The role of dog breeders in determining whether a puppy achieves his or her potential cannot be underestimated. Many factors that occur early in a puppy’s development impact quality of life and ultimately affect aging and longevity.
Newborn Puppy Care
“Proper care of puppies includes many things,” says Melanie A. Barnes, DVM, head veterinarian at the Purina Product Technology Center in St. Joseph, Missouri. “Importantly, the first 24 hours of a puppy’s life may be the most significant nutritional period of its life. Breeders should encourage puppies to nurse often.”
Extra attention may be especially helpful with inexperienced dams. Dr. Barnes suggests breeders place puppies near nipples at feeding time, reassure and calm the dam, and make sure poorly nursing puppies have a chance to nurse often.
Newborns spend most of their time sleeping or nursing. During the first few weeks, puppies should nurse at least four to six times a day, Infrequent or weak nursing often signifies illness, chilling or congenital problems, and should be attended to by a veterinarian.
Newborn puppies should feel plump yet firm, with good muscle tone, and should wiggle vigorously. A strong suckling reflex should be apparent within minutes of birth or within several hours. Puppies’ eyes do not open until between 10 and 16 days, and their ears do not function until between 15 and 17 days. New puppies should only cry when they are hungry or cold. Excessive or prolonged crying is a sign of a problem.
Vigilant Breeders Help Spot Problems
“Small or weak puppies may appear to nurse and develop abdominal fullness, yet fail to thrive and become weak and die,” Dr. Barnes says. “Postmortem examination often reveals air but no milk in the stomach. If puppies are weak but appear to be nursing do not improve within a few hours, supplemental tube feeding should be used.”
General signs of sick neonates include limpness when held, a weak or no suckling reflex, low weight gain or weight loss, and excessive crying. Weight gain is considered the most important measure of puppy health during the first few days and weeks of life.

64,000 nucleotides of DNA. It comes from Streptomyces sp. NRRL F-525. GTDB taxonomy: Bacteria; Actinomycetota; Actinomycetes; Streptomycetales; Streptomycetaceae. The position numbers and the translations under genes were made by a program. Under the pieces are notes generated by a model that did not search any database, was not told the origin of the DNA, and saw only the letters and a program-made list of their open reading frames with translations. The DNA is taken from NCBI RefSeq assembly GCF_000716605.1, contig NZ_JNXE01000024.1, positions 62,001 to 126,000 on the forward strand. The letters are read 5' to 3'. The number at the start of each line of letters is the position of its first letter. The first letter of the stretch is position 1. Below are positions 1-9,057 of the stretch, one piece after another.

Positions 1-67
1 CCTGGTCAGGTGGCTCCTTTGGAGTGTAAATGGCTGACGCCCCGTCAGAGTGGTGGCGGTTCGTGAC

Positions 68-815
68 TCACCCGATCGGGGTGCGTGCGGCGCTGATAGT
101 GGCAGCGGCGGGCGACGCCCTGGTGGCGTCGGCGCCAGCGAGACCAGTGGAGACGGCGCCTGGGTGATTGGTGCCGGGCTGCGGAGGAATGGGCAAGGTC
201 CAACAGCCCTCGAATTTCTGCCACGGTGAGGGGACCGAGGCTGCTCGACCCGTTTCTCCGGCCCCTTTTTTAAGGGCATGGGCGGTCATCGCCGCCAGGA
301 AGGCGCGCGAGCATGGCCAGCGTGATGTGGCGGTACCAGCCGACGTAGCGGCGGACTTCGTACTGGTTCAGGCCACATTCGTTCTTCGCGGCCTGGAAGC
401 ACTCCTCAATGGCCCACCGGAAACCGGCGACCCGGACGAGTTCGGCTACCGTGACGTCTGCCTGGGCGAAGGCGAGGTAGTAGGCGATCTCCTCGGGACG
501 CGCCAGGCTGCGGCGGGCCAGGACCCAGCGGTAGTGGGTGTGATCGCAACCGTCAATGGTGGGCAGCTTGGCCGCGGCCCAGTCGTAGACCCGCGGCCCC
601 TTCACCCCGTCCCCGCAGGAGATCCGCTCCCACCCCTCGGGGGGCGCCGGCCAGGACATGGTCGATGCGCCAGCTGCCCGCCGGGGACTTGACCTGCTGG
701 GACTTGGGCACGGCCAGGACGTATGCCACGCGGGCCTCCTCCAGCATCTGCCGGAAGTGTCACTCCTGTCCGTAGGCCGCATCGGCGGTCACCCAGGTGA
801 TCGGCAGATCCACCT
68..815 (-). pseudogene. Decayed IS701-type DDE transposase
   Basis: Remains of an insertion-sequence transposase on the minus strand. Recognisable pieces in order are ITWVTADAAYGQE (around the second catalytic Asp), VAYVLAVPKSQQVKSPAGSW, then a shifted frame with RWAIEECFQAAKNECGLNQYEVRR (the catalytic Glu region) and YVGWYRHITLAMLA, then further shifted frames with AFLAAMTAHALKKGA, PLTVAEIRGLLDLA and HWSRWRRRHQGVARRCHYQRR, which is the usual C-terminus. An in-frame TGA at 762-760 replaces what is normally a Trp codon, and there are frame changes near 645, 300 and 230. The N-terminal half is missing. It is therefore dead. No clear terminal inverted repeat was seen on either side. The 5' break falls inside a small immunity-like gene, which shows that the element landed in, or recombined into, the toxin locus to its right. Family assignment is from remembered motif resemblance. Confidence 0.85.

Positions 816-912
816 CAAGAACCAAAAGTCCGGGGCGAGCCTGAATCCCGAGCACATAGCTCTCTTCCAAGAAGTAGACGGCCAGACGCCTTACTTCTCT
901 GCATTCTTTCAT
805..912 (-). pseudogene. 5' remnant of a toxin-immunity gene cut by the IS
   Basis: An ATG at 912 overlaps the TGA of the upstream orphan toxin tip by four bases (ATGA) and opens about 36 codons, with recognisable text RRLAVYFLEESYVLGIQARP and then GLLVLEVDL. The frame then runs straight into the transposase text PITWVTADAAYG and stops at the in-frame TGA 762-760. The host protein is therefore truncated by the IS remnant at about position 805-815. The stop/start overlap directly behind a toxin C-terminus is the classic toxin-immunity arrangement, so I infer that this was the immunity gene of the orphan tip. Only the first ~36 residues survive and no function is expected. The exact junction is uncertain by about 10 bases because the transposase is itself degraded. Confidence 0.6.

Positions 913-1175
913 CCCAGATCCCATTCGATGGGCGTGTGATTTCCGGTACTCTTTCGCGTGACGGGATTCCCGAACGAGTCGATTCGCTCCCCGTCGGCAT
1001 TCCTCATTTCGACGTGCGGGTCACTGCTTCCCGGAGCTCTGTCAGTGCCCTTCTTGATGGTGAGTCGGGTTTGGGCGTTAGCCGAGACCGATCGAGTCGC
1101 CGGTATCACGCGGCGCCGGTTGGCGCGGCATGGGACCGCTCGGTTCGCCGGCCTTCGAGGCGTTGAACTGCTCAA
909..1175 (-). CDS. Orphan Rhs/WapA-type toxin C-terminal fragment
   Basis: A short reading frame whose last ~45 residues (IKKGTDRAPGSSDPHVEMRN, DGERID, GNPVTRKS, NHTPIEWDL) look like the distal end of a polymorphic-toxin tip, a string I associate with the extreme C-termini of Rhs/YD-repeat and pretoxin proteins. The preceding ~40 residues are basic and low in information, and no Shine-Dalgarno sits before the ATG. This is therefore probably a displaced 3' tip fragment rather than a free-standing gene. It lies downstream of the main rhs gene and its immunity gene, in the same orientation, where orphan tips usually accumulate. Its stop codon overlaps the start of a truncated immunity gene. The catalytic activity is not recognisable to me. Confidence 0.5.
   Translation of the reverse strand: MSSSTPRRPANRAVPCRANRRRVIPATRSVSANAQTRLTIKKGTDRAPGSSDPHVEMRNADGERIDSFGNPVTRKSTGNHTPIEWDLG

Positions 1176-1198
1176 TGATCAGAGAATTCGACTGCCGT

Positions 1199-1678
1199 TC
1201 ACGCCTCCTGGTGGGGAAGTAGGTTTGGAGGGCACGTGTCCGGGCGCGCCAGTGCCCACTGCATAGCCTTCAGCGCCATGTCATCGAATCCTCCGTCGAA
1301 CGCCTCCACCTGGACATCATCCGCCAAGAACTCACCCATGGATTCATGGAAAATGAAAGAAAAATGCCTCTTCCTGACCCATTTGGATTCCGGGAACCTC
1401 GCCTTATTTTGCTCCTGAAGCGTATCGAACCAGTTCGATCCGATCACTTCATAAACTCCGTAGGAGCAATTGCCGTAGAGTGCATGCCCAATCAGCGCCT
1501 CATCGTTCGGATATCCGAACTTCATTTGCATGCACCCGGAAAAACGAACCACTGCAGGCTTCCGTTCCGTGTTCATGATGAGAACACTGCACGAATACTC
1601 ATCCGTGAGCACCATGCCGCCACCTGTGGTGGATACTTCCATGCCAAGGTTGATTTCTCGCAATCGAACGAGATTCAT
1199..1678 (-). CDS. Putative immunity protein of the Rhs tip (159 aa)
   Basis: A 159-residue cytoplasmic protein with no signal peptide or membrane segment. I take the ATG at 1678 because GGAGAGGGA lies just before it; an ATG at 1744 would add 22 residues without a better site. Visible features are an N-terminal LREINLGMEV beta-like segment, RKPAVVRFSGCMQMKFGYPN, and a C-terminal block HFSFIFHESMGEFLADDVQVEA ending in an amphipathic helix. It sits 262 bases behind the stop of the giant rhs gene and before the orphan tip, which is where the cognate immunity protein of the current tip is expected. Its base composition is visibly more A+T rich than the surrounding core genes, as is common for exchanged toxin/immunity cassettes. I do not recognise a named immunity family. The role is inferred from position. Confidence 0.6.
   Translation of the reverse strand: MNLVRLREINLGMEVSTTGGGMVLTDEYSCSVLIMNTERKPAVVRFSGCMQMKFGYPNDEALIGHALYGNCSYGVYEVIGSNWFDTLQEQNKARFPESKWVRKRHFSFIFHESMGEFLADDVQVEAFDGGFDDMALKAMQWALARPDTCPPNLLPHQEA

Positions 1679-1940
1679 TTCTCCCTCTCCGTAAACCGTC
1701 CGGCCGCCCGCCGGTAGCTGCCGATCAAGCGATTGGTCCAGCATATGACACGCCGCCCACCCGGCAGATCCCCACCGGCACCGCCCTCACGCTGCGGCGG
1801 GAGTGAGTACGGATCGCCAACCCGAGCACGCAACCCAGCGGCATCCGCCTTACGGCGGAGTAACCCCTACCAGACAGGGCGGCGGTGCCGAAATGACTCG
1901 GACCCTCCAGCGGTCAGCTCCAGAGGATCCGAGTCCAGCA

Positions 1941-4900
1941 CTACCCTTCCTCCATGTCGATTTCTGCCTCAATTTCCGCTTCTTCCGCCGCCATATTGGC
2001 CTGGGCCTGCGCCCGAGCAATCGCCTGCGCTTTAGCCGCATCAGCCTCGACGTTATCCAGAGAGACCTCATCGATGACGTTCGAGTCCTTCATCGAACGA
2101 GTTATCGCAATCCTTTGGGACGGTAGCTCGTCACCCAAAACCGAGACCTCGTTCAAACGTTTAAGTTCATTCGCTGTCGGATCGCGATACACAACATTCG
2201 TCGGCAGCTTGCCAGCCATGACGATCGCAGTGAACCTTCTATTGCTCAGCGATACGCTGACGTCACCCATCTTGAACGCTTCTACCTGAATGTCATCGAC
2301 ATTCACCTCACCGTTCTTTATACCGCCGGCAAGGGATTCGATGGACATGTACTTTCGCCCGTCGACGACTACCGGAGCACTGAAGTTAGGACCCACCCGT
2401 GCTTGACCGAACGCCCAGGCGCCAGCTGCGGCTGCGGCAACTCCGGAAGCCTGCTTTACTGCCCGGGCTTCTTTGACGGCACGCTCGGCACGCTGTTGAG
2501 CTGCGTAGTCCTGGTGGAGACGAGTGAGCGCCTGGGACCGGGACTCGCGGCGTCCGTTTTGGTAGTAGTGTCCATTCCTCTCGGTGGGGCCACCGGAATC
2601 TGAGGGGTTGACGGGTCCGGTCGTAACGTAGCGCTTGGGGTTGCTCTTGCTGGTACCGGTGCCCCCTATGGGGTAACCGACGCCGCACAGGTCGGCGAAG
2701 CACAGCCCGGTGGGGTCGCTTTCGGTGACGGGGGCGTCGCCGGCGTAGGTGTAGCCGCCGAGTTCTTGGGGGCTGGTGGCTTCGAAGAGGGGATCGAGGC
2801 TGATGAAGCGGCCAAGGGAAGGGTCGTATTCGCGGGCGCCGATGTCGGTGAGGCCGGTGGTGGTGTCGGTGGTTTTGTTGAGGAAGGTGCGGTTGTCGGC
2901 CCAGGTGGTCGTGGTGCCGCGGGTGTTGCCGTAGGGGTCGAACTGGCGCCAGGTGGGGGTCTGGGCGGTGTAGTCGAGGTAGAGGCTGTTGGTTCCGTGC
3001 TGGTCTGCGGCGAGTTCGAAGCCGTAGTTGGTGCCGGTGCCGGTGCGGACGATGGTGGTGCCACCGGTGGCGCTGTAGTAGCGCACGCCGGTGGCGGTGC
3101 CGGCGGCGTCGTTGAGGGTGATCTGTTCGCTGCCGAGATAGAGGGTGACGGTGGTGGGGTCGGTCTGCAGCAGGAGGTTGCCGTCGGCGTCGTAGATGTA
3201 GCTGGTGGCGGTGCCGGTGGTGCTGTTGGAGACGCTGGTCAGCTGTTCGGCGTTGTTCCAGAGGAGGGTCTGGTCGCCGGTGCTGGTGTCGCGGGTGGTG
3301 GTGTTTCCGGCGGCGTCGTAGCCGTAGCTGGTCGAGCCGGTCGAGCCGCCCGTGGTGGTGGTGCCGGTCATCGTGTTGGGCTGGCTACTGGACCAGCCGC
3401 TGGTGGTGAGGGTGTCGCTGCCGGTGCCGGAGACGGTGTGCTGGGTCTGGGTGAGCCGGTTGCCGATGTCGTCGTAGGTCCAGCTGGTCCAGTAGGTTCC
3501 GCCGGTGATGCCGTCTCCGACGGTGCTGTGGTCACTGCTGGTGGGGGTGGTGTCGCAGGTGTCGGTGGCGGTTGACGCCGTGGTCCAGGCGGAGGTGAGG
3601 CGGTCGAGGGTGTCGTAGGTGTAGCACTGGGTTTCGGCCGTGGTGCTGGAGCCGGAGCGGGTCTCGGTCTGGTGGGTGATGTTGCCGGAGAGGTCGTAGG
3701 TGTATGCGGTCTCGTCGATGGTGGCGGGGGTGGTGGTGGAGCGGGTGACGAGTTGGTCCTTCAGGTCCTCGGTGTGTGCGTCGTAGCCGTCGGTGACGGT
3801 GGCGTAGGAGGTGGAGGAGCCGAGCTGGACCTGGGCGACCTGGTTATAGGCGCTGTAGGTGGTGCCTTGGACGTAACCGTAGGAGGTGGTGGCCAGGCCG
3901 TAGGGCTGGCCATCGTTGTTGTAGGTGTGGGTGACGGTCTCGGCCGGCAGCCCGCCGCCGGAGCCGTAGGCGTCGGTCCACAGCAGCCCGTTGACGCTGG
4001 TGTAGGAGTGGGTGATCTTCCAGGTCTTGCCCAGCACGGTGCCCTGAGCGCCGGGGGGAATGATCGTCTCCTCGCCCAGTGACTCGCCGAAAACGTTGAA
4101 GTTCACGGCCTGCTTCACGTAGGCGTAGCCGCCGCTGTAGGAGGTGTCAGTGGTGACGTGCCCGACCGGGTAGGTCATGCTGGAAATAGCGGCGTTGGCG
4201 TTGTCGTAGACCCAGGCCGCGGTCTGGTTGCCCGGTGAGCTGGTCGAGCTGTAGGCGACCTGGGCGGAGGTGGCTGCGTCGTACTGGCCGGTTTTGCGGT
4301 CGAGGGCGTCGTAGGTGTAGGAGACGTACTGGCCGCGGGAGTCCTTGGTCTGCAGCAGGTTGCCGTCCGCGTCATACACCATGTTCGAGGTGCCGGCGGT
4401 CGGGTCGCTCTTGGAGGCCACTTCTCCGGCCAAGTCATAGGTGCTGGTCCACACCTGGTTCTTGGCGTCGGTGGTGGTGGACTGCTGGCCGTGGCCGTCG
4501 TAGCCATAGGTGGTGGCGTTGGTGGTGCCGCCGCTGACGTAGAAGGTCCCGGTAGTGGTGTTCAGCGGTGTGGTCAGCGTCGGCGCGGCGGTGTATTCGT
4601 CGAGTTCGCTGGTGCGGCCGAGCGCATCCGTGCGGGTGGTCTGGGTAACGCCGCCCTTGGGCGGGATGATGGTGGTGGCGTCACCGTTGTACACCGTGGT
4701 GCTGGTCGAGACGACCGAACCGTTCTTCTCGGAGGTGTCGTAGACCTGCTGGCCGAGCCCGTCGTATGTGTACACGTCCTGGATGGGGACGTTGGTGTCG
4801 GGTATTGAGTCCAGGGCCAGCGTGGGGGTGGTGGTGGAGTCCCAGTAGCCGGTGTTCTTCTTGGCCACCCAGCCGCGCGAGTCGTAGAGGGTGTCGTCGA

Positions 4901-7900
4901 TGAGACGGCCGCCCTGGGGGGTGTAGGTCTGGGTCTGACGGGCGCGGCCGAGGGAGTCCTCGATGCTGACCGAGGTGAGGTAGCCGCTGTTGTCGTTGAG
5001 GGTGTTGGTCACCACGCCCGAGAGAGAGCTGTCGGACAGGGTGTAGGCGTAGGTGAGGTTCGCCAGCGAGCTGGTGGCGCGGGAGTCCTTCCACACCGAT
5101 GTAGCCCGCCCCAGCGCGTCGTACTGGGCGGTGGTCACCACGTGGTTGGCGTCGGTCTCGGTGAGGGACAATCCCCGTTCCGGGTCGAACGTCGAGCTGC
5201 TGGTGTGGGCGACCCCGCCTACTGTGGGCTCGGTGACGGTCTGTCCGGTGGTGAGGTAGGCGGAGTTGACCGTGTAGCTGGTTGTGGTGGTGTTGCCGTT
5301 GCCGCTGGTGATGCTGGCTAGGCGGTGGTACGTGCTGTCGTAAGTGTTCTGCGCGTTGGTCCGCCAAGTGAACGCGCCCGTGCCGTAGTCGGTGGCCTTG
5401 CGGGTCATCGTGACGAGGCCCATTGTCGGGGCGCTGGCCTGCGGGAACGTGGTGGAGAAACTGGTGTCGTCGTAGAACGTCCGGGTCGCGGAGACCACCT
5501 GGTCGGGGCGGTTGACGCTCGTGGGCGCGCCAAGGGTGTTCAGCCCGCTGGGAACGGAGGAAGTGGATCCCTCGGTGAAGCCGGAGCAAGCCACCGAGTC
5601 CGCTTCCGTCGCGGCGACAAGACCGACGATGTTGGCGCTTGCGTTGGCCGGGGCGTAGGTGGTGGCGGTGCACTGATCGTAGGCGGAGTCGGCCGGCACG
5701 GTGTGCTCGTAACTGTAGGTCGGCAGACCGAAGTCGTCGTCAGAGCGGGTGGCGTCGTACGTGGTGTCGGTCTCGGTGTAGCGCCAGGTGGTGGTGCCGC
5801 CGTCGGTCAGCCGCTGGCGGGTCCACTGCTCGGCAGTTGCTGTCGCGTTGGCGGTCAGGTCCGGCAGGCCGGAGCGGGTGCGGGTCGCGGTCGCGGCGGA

“Breeders should weigh puppies daily for the first two weeks, then weekly until weaning to ensure they are nursing effectively,” says Dr. Barnes. “In seven to 10 days, puppies should double their birth weight.”
Early Puppy Growth
The most rapid growth in dogs occurs during the first six months. Toy dogs and small dog breeds reach maturity by 12 months, compared with 12 to 18 months for medium dog breeds and 18 to 24 months old for large and giant dog breeds. When they are mature adults, most dogs have increased their birth weight by 40 to 50 times.
Helping a puppy reach her or her potential requires a commitment. Breeders who understand how early influences are interrelated realize the importance of providing proper care to ensure a healthy beginning for puppies.
Preparing Puppies for Weaning
Puppies can be introduced to supplemental food when they are between 3 and 4 weeks old. When introducing puppies to solid food, the dam should be separated from the litter for a few hours to ensure the puppies are hungry.
The preferred food used to wean puppies is the food they will be fed throughout growth. Examples include a puppy food, such as Purina Pro Plan FOCUS Puppy Chicken & Rice Formula, or an all-life stages food, such as Purina Pro Plan SPORT Performance 30/20 Formula.
A soupy gruel, made of dry food and warm water, should be offered several times a day in a large shallow bowl. Moistening dry puppy food helps to improve palatability and is easier for young puppies to eat. The amount of water added to the dry food should be gradually decreased until puppies are fully weaned.
Likewise, the length of time puppies are separated from the mother should be gradually increased. By 6 weeks old, puppies should be exclusively fed puppy food and nursing very little, if at all. Normally, bitches will begin weaning puppies between 4 to 6 weeks of age.